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20 August 2011

The Subject-Object Interview (SOI) in our coaching practice

Written by
Jennifer Garvey Berger

Some of you have been wondering about the connection between the Subject Object Interview workshop I have often taught and the Conversations at the Growing Edge workshop I have been teaching over the last year. A warning: this is not a particularly helpful business-oriented blog—I’m just trying to make the connections for folks who are interested in the slate of upcoming workshops.

For those of you who don’t know (and are curious) the Subject-Object Interview (SOI) is the measure of Robert Kegan’s theory of adult development. It’s a tricky and complex interview where the interviewer wants to understand just one thing: How does this person make sense of the world? It is super hard to learn to do well, and a strange thing happens when you try to practice it: because it’s hard, and because it involves listening for something we generally don’t ever think about, it changes the interviewer as much as it changes the interviewee. I’ve been doing these for a long time now, and I haven’t ever come across anything as powerful and transformational in my own practice as this one quirky measure. But I never set out to do any of that.

Here’s the way it has worked. About 15 years ago, two of us doctoral students (Jim Hammerman and I) on Bob Kegan’s research study learned to conduct and score SOIs (because the study required billions of SOIs). Over time, Bob asked Jim and me to teach a semester-long course at Harvard for interested students, and then, when that was successful, asked us to teach a long-weekend course for anyone interested in the SOI. We’ve been teaching that workshop together in Cambridge MA for about the last 10 years. I’ve also had the great fortune to have travelled around the world working with people who are interested in the SOI.

(As an aside, it was the SOI that led to my current life—by bringing an Australian (Paul Atkins) and a Kiwi (Keith Johnston, whom you’ll see on this website) to visit me in DC to talk about it. Paul and Keith brought me to Australia to teach the SOI. Once I was working this part of the world, my family fell in love with New Zealand, and now we have lived here nearly 5 years. We love New Zealand!)

In the last ten years, the number of people interested in the SOI workshops has increased enormously. (This is not so hard, given that in the early years, finding 20 people a year across the US who were interested in learning the SOI was a challenge.) Now there are folks trained in the US, Canada, Europe, Asia, and NZ, with the largest group in Sydney and scattered across Australia.

The sorts of people taking the workshop and the reasons they were interested have also changed quite a lot. In the early years, the workshop was nearly 100% graduate students or professors who wanted to use the SOI to conduct research (it is, after all, a research tool). The numbers started to shift, though, and now the vast majority of those who come to workshops aren’t interested in ever conducting an SOI in a research study; rather, these are coaches and others who support the development of the people around them. People overwhelmingly love the SOI workshop. It is so hard that even the most brilliant participant spends time right at the edge of her knowing, and the small groups tend to rely on each other to begin to push out the edges of their own understanding. And yet it’s so rewarding that people walk away with a new perspective on themselves and everyone around them, a new way of listening to others, a new set of questions to ask. At the end of the workshop they wish it were four days rather than three (yet they admit they wouldn’t have signed up for a four day workshop).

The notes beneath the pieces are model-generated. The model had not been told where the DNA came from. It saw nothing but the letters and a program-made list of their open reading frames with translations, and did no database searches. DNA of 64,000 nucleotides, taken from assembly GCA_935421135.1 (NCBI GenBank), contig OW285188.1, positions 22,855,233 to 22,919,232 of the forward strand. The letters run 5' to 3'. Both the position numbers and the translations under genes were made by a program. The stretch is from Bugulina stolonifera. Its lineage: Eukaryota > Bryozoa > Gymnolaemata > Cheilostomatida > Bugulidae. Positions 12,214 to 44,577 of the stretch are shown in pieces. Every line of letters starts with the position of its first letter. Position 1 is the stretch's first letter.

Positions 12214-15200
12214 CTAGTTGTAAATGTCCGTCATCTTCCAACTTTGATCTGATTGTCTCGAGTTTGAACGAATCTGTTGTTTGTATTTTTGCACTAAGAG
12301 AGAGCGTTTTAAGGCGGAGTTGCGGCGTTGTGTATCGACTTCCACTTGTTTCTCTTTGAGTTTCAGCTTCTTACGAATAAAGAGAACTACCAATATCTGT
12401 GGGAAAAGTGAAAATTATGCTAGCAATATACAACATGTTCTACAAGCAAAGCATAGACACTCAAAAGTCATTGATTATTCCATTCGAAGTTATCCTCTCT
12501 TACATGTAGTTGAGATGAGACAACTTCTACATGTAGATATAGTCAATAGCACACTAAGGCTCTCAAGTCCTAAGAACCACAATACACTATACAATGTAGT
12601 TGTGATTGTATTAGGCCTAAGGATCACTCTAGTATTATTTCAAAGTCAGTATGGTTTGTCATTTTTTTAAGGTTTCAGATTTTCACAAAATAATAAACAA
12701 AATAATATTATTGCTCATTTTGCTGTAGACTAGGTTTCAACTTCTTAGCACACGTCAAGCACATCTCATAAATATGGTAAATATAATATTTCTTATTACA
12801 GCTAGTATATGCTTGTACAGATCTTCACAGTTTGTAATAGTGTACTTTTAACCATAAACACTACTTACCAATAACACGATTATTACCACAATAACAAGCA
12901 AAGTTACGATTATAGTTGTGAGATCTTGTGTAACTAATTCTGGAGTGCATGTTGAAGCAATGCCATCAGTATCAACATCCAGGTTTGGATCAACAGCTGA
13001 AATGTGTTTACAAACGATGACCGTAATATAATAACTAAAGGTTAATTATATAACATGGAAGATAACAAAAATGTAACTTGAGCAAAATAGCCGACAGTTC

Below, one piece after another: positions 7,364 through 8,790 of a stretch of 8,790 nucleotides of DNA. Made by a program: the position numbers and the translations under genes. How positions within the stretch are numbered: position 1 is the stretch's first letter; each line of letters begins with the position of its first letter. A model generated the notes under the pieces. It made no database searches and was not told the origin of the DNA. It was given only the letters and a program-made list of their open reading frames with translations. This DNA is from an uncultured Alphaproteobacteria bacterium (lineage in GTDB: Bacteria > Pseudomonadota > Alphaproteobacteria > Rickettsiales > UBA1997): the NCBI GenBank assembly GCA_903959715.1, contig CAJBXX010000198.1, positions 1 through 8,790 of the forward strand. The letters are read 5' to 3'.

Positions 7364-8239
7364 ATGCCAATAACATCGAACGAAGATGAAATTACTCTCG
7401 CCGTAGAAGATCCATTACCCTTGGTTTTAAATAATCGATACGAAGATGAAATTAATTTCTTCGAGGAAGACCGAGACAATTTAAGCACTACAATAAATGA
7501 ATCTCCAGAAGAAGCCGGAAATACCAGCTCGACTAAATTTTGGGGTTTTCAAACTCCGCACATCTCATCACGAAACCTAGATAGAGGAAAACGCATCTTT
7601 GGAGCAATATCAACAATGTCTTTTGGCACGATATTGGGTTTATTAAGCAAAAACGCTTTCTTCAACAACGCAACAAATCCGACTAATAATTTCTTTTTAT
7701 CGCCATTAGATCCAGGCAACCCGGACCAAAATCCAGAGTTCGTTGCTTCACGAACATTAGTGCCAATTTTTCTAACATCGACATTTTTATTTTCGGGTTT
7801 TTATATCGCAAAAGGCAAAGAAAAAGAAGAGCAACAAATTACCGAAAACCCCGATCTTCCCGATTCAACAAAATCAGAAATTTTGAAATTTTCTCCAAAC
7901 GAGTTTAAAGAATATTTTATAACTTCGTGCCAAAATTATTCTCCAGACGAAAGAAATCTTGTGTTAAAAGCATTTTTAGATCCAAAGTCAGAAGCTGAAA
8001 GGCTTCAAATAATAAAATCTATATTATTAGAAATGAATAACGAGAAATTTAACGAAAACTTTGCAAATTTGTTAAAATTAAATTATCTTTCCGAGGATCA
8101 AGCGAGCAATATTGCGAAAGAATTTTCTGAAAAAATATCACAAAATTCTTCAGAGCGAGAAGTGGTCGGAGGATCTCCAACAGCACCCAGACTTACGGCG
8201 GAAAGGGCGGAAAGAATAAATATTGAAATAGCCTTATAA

Given that they mostly wouldn’t have come for a longer workshop, participants have requested two things: 1) an SOI workshop more geared to practice (since now most folks who take the workshop are practitioners) and 2) a series of additional workshops strung together to offer a deeper level of competency and practice with the Growth Edge Interview, an SOI-like tool that a group of us have spent the last 5 years developing and testing. This is where the Conversations at the Growing Edge workshop and the Growth Edge Coaching certification come in. My friend and partner Carolyn Coughlin (also on this website) and I have been on the team working on the Growth Edge Interview, and we’ve been deeply involved in trying to figure out how to make these ideas most useful in practice with our clients.

The Conversations at the Growing Edge workshop takes the best parts of the SOI workshop (playing with data and sensemaking) and condenses them so that there’s room for more of the practice discussions and explorations. The subsequent workshops will explore the concepts even more deeply, and include both additional practice and some coaching supervision—a Growth Edge coach supporting participants along the way.

In the last 15 years, I have not figured out the mysteries of developmental growth, but I know a whole lot more than I used to, and I have met extraordinary people—colleagues, clients, students, friends—along the way (this is a key reason we have started the Growth Edge Networkclick here for more information). These latest workshops are the most recent iteration of what I hope will be a life-long exploration in good company.

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